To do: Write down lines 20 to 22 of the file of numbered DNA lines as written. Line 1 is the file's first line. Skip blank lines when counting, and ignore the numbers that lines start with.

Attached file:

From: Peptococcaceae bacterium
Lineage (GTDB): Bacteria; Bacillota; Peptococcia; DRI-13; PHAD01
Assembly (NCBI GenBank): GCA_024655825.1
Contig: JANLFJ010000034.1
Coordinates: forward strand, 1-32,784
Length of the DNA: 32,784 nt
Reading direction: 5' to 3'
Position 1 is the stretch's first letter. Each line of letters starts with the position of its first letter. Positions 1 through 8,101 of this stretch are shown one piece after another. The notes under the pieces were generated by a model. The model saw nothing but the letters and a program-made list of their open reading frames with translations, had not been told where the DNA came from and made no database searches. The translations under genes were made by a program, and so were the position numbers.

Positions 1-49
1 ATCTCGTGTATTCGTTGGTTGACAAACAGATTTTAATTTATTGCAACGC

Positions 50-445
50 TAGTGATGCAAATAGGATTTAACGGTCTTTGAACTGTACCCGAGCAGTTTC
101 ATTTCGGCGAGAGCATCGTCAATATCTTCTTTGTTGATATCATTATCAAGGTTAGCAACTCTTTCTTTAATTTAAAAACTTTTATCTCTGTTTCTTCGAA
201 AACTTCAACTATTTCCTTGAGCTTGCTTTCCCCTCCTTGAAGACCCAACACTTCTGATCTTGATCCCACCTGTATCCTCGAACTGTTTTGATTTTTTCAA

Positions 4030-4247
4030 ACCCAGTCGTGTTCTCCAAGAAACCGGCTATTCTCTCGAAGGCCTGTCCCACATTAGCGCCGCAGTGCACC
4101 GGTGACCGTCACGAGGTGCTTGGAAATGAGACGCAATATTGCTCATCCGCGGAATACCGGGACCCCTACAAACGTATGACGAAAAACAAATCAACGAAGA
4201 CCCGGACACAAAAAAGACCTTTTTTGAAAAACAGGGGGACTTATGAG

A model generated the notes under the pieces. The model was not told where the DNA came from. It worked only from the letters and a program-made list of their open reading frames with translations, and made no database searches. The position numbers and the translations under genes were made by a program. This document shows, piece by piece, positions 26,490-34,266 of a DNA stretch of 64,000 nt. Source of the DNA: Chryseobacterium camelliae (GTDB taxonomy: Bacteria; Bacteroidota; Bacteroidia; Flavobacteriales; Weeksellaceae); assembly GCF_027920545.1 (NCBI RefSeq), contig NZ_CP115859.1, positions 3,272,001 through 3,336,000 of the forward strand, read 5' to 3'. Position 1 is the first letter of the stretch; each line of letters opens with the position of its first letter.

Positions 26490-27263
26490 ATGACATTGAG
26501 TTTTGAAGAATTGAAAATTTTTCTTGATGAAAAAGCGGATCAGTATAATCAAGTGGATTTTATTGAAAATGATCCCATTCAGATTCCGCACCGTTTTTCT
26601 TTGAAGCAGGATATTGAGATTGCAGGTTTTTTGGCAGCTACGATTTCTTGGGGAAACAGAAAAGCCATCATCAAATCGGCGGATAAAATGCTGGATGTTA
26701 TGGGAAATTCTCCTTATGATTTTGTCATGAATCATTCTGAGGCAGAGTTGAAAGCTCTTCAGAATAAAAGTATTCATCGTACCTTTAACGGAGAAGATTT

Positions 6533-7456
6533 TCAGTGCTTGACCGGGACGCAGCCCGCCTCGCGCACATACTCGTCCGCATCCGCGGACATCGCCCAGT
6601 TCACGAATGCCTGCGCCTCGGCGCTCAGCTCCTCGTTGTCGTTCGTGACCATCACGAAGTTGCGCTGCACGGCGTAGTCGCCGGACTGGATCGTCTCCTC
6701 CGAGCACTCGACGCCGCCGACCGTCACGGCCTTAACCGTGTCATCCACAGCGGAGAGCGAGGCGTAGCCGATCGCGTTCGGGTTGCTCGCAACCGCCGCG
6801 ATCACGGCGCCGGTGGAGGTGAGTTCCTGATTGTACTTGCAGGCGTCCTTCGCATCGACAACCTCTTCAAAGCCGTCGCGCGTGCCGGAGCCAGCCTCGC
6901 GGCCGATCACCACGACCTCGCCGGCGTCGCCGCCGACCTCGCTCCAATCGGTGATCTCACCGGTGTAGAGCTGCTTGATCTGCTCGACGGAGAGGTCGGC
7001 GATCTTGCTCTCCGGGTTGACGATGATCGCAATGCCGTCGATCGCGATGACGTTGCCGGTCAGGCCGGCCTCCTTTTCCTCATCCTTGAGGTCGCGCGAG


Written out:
Positions 26490-27263
26490 ATGACATTGAG
26501 TTTTGAAGAATTGAAAATTTTTCTTGATGAAAAAGCGGATCAGTATAATCAAGTGGATTTTATTGAAAATGATCCCATTCAGATTCCGCACCGTTTTTCT